“There is the puddle,” said Rhoda, “and I cannot cross it.  I hear the rush of the great grindstone within an inch of my head.  Its wind roars in my face.  All palpable forms of life have failed me.  Unless I can stretch and touch something hard, I shall be blown down the eternal corridors for ever.”

~ The Waves (1931)

 

There was the moment of the puddle in the path; when for no reason I could discover, everything suddenly became unreal; I was suspended; I could not step across the puddle; I tried to touch something . . . the whole world became unreal.

~ “A Sketch of the Past” (1939)

 

I wished to add some remarks to this, on the mystical side of this solitude; how it is not oneself but something in the universe that one’s left with.  It is this that is frightening [and] exciting in the midst of my profound gloom, depression, boredom, whatever it is…. Life is, soberly [and] accurately, the oddest affair; has in it the essence of reality.  I used to feel this as a child – couldn’t step across a puddle once I remember, for thinking, how strange – what am I?

    ~ Diary 3, as quoted in The Flight of the Mind: Virginia Woolf’s Art and Manic-Depressive Illness by Thomas C. Caramagno

 

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There were days when she was very happy without knowing why. She was happy to be alive and breathing, when her whole being seemed to be one with the sunlight, the color, the odors, the luxuriant warmth of some perfect Southern day.  She liked then to wander alone into strange and unfamiliar places.  She discovered many a sunny, sleepy corner, fashioned to dream in.  And she found it good to dream and to be alone and unmolested. 

There were days when she was unhappy, she did not know why,—when it did not seem worth while to be glad or sorry, to be alive or dead; when life appeared to her like a grotesque pandemonium and humanity like worms struggling blindly toward inevitable annihilation. She could not work on such a day, nor weave fancies to stir her pulses and warm her blood.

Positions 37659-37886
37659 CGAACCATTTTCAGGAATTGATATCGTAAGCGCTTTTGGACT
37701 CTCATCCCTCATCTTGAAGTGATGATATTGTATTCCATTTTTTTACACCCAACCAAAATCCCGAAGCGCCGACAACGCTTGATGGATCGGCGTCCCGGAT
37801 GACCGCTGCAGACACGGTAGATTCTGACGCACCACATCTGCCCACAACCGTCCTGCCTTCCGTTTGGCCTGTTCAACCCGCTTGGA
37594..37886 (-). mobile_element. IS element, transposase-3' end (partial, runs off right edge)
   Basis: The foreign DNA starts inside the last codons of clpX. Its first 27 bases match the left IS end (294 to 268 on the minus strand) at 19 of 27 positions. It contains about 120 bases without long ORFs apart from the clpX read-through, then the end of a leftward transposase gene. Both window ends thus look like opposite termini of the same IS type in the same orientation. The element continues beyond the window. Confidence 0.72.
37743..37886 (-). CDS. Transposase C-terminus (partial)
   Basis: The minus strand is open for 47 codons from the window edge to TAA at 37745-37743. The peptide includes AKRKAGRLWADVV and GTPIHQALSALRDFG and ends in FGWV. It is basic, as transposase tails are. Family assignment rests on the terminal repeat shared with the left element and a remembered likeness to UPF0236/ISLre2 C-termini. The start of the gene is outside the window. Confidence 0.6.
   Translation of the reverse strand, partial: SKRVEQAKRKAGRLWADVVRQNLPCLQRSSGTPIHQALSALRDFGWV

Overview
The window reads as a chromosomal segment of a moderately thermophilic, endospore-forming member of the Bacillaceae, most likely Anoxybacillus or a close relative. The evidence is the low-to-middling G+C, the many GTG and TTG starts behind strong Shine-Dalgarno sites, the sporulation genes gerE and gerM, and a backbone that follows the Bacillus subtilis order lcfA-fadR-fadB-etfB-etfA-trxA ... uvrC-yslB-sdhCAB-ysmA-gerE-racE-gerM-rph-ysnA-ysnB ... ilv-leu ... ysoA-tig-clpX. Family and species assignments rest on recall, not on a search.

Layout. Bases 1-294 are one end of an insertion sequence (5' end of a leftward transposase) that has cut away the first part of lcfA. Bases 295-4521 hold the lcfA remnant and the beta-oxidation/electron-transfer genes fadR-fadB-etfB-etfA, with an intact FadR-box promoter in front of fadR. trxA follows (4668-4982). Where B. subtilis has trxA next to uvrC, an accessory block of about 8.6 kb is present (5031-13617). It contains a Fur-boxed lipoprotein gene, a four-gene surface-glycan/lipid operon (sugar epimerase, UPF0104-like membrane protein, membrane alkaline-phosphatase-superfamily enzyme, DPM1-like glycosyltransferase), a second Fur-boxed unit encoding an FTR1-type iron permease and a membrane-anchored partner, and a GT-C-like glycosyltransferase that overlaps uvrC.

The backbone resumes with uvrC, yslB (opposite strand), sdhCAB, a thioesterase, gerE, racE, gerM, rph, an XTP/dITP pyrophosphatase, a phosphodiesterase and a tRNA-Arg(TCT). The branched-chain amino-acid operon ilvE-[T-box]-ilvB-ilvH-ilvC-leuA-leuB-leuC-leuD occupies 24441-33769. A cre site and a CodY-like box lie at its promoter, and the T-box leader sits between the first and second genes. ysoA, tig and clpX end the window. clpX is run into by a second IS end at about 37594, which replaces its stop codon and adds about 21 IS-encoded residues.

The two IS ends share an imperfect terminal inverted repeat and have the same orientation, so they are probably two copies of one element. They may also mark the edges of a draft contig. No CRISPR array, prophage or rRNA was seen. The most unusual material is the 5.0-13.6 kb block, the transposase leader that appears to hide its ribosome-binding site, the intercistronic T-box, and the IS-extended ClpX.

~ From The Awakening by Kate Chopin, born on this day in 1850

 

"A Willing Captive" by Frederick Stuart Church, 1888

“A Willing Captive” by Frederick Stuart Church, 1888

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Art, especially the stage, is an area where it is impossible to walk without stumbling.  There are in store for you many unsuccessful days and whole unsuccessful seasons: there will be great misunderstandings and deep disappointments…you must be prepared for all this, expect it and nevertheless, stubbornly, fanatically follow your own way.

 

~ Anton Chekhov, born on this day in 1860

 

Osip Braz, 1898

Portrait of Anton Chekhov by Osip Braz, 1898

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Romance, who loves to nod and sing,

With drowsy head and folded wing,

Among the green leaves as they shake

Far down within some shadowy lake,

To me a painted paroquet

Hath been—a most familiar bird—

Taught me my alphabet to say—

To lisp my very earliest word

While in the wild wood I did lie,

A child—with a most knowing eye.

Of late, eternal Condor years

So shake the very Heaven on high

With tumult as they thunder by,

I have no time for idle cares

Through gazing on the unquiet sky.

And when an hour with calmer wings

Its down upon my spirit flings—

That little time with lyre and rhyme

To while away—forbidden things!

My heart would feel to be a crime

Unless it trembled with the strings.

 

                        ~ Edgar Allan Poe, born on this day in 1809

 

"Un Rêve d'Amour" by Franceso Vinea, 1895 (photo by JoJan)

“Un Rêve d’Amour” by Franceso Vinea, 1895 (photo by JoJan)